Also read The Twitter API Insanity – What Everyone Seems to Be Missing


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Luca Hammer on :

Luca HammerThey could simply turn off API write access for everyone and sell this for pro users. No need for complicated limits and interfering with "good" services.

Beside the new limit the new guidelines seem to be the worst part of the changes because the prohibit twitter clients to be awesome.

Rodney Rehm on :

Rodney RehmI'm not sure disabling write-access by default is the way I would go, but it's definitely worth thinking about. This is the part that @twitter has to figure out how to handle, really.

If only "pro-accounts" were able to write via the API, what would happen to all those "tweet about XYZ" integrations? They'd be limited to that WebUI thing Twitter offers. Not sure if that has any other negative implications.

Frederic Hemberger on :

Frederic HembergerBesides the API monetization (come on, people pay 99 $/year to get on the AppStore), there are also other possibilities: I'd happily pay 5 $/month for an ad/spam-free Twitter experience (some other "pro-user" features would be nice, too, like better filters/search, etc).

5 $ doesn't seem much at first glance, but consider this: Twitter has about 140 million active(!) users. If only 1.5% would opt in for that 5 $ "pro" account, that would be 126 million $/year.

Not bad for a start, right?

Rodney Rehm on :

Rodney RehmConsidering that the remaining 98.5% are still susceptible to the advertisement plans of twitter, it is definitely worth investigating (from my point of view). But then, I don't have an MBA and am allowed to think outside of their weird boxes…

Jay on :

JayWell done to think of somheting like that

Garvin on :


I think Twitter is currently not realizing that we don't EXPECT them to be completely free, when instead they should realize their service is WORTH something to us, and that worth is only within the current terms, not the ones they are aiming at.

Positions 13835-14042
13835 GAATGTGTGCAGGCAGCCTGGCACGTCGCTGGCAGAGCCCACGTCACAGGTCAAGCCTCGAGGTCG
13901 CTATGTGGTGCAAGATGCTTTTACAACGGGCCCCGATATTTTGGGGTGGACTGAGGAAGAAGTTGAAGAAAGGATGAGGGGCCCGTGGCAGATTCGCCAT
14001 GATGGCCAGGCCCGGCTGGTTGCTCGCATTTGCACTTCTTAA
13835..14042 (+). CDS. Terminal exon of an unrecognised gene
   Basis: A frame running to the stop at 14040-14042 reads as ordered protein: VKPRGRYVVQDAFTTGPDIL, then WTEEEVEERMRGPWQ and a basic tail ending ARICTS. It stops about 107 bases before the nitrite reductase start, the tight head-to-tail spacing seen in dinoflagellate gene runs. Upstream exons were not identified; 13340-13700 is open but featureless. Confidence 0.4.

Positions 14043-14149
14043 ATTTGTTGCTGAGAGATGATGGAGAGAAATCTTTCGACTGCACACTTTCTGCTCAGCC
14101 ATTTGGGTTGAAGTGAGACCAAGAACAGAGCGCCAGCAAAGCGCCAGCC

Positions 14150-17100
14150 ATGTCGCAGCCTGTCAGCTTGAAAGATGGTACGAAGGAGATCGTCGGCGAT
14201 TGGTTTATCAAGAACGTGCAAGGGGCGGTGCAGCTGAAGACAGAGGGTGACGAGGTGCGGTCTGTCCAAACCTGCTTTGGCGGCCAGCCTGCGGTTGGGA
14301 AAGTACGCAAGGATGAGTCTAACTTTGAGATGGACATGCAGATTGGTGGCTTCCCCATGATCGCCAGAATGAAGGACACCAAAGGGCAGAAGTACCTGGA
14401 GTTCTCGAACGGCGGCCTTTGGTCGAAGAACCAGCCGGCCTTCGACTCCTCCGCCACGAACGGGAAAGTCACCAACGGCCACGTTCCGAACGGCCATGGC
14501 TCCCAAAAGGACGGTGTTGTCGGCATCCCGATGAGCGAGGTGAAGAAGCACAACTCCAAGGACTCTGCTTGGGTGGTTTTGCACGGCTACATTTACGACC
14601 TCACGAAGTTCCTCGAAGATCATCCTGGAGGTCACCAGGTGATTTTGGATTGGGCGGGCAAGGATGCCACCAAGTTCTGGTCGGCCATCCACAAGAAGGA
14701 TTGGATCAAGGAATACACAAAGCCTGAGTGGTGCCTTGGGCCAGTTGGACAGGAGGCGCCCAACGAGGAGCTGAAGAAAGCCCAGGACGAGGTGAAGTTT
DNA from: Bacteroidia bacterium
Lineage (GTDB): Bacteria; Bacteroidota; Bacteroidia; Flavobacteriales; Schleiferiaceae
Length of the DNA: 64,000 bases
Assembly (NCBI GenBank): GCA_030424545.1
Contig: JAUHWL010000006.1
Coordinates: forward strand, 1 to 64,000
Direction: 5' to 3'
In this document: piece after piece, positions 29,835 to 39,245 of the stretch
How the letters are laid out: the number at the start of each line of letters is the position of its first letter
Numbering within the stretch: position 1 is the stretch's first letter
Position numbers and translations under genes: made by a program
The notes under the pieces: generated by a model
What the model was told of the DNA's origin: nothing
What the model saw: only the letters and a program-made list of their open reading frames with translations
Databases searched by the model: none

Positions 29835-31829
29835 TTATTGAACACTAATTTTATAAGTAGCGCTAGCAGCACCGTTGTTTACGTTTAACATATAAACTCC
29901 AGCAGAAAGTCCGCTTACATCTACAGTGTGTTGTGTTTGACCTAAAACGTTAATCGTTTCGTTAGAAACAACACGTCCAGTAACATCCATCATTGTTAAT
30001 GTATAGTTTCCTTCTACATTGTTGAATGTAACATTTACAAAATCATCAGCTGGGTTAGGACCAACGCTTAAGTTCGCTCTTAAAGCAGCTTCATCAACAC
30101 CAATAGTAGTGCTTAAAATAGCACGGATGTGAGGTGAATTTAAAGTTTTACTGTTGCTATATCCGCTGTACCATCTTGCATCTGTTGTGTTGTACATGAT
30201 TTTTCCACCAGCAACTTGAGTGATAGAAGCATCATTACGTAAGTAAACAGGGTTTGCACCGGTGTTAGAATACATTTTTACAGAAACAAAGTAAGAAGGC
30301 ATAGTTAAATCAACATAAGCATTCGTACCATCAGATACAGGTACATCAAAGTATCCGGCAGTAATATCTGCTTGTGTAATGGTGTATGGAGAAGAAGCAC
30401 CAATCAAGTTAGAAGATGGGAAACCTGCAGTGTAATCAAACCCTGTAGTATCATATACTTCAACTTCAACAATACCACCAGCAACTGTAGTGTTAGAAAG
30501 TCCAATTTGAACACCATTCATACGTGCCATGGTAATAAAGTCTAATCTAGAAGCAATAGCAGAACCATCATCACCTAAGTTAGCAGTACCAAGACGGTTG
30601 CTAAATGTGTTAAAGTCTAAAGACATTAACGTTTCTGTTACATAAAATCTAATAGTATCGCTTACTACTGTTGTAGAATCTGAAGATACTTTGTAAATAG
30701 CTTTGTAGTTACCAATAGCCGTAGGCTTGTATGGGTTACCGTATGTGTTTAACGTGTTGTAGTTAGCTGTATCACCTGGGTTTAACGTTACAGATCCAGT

Andre Jay Meissner on :

Andre Jay MeissnerYou nailed it Rodney. Great post.

Kahlil Lechelt on :

Kahlil Lechelt@Garvin I actually think Twitter knows very well what Twitter means to us, but they just don't care.

The amount of smart people/geeks on Twitter who use it in an intelligent way must be a small minority of the users over all.

It becomes quite apparent sometimes when you look at the twitter trends or the stuff they think you want to see under the "#discover" tab.

I am sure they made the calculations and the amount of money they could make from people willing to pay for Twitter would never justify their valuation so they aggressively have to push for the ads thing.

Keep in mind they are under a lot of pressure to make millions or even billions of dollars... I think they really don't give a fuck about what geeks want right now. They must already expect to lose a lot of the geek user base.

Of course that is terrible. But that is just what Twitter is right now...

The thing is, it could actually work: imagine the kind of deals they can make with brands once they completely control the Twitter experience. They can actually track the complete life of a tweet and sell all kinds of packages and tweet-views... Makes me throw up. It's banner ads all over again.

Julie Ng on :

Julie NgI don't think pro accounts are the solution. I wish they were, but the problem is that the system is inherently broken. Some of us may be willing to pay, maybe even $50 a year. But my guess is that Twitter has closer to 50 million human users, of which maybe 1% will pay that price, amounting to a palsy $25 million a year. Is that enough to run a service as large as Twitter?

I'm going to give them the benefit of the doubt and say no. We say we'd be able to pay them to go ad-free. But you know what? The advertisers are willing to pay more. And even one company with deep pockets may trump an active, yet niche Internet group.

To a certain extent the problem of costs and profit is infrastructure. But my guess is also all those acqui-hires. That's why I think the system is broken.

I hope I am not being pessimistic. I just want to be realistic.